The Community of Practice project continues to move forward, because of the leadership of our Board Member, Dr. Liza Stathokostas. Our achievements to date include:
- 74 registered members
- 3 grant proposals have included Active Aging Canada as their KT broker
- Message Board open and accepting posts
- Regular e-newsletters started in May – available in English & French
Do check out the site and register if interested. The link is found at the top right of our website.
A Short Visit with the Minister
At a recent meeting in Ottawa, Patricia Clark, Active Aging Canada Executive Director, had the opportunity to have a quick visit with the Honourable Minister of Health, Ginette Petitpas Taylor.
A research update from the Schlegel Research Institute for Aging.
Brain Blood Flow and Posture - Research Lead Dr. Richard Hughson, PhD, FCAHS
More than one third of older adults fall each year. Abnormal blood flow to the brain during changes in posture may lead to a higher risk of falling. As the body ages, there are several changes (e.g., stiffer arterial walls) that effect the cardiovascular system’s ability to control blood pressure effectively. As a result, older adults are at greater risk of developing hypotension (i.e., low blood pressure) for a period during and after changes in posture, which in some cases may lead to a fall. The team looked at participants with and without a history of falling, and measured changes in blood and balance during posture transitions. The balance data suggests those who have a history of falling sway more after standing compared to those who don’t have a history of falls. These findings suggest that those more likely to fall are more unstable following a posture transition.
The Arts - Research Lead – Dr. Kate Dupuis, PhD.
This research topic explores creativity in our later years, and the role of the arts in promoting health and well-being. The team wants to understand what draws people to participate in creative or performing arts and what the barriers are to participate. If we understand what might prevent people from taking part in the arts, strategies can be developed to make art more accessible so that everyone can benefit.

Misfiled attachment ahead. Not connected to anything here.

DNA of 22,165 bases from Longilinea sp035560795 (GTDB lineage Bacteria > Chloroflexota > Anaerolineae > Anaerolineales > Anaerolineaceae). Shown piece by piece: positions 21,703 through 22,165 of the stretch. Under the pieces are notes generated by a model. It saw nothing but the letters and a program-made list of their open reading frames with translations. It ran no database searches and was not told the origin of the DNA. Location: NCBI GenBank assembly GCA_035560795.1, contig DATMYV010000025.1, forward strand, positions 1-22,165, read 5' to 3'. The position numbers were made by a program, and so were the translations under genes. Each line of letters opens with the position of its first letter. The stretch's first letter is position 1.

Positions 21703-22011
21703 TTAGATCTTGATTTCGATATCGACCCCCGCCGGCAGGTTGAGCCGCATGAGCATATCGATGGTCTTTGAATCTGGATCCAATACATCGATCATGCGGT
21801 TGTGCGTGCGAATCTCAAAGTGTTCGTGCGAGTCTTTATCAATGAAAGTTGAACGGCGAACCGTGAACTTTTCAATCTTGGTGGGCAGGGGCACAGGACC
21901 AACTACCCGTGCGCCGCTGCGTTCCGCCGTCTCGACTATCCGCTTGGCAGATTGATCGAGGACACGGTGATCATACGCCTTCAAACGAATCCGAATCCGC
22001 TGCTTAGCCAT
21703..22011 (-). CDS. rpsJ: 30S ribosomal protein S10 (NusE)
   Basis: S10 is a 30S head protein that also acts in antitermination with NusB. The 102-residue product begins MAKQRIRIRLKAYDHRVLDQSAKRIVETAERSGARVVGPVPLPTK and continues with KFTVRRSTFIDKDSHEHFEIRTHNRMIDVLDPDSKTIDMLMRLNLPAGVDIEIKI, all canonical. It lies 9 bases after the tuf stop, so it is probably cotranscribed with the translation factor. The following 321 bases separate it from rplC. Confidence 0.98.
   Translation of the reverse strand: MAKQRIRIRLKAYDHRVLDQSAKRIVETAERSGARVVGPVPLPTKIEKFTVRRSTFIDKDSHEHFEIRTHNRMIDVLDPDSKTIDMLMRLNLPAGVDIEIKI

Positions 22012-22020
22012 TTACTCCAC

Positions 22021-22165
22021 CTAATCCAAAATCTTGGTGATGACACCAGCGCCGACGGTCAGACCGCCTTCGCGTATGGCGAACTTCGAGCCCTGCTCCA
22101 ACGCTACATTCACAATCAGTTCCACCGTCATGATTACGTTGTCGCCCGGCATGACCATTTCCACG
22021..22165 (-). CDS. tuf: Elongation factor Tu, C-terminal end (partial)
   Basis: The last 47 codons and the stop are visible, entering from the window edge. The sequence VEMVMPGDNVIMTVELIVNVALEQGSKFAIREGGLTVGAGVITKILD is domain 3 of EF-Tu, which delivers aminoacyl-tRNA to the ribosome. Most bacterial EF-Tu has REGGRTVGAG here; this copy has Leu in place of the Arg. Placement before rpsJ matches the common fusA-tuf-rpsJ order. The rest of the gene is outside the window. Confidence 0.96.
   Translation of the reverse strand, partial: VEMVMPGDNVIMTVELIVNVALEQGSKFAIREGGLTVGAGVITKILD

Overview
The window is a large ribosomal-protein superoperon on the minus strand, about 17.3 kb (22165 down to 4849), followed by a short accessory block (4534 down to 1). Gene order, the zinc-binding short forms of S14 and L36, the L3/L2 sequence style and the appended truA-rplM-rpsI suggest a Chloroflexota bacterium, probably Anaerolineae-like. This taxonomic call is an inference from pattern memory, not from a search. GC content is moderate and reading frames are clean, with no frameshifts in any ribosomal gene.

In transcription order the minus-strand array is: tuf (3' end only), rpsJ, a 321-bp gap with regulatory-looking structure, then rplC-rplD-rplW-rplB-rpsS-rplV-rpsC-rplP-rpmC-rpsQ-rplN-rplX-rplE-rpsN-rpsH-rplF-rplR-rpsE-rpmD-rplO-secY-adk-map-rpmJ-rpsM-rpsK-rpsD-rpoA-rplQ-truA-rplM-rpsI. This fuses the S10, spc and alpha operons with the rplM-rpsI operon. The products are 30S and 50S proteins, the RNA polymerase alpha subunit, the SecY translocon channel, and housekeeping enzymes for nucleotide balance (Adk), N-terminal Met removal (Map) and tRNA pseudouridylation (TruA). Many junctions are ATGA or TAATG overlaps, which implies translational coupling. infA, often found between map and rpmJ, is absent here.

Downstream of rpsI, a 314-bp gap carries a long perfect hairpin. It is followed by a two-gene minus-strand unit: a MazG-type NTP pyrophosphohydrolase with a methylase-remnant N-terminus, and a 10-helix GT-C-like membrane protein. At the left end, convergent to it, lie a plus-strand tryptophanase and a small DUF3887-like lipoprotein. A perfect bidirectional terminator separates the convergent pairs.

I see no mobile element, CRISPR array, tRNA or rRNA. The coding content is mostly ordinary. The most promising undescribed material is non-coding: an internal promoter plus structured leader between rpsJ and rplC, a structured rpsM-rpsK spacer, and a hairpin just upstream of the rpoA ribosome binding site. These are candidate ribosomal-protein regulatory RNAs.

Measuring Activity in Retirement – Research Lead – Dr. Lora Giangregorio
Questionnaires are usually used to assess physical activity levels in older adults. These questionnaires may not be accurate because they are completed based on what the individual thinks they do instead of what they actually do. The purpose of this study is to measure physical activity levels in older adults using wearable technology and compare it to a commonly used questionnaire and a newly developed questionnaire. Researchers are looking to see which questionnaire is the most accurate when compared to the resident’s real physical activity level.
For more information on this research and the RIA, please visit their website.
Let’s support each other in our efforts to promote active healthy aging.
Please feel free to contact me if you would like to take advantage of any of the following membership privileges:
- free skyscraper rotational ad on the Silver Times web site
- free ads posted on Active Aging Canada web site for your products / programs/ services
- free postings on Active Aging Canada Face Book
- free email blasts to Active Aging Canada members
- free e-blast to data base to promote your product/program/ services
- free postings on Active Aging Canada web site for calls for research subjects
- potential partnerships in Active Aging Canada projects, when appropriate
Our websites average over 7,000+ unique visitors each month, with a total of over 600,000 hits per year. Our e-blasts reach over 1000+ EN (40 FR) individuals who have signed up to receive our information.
Just as you can help spread our message, we can do the same for you. The membership is here to support each other so let's work together to promote and advance active healthy aging for Canadians.
National Executive Director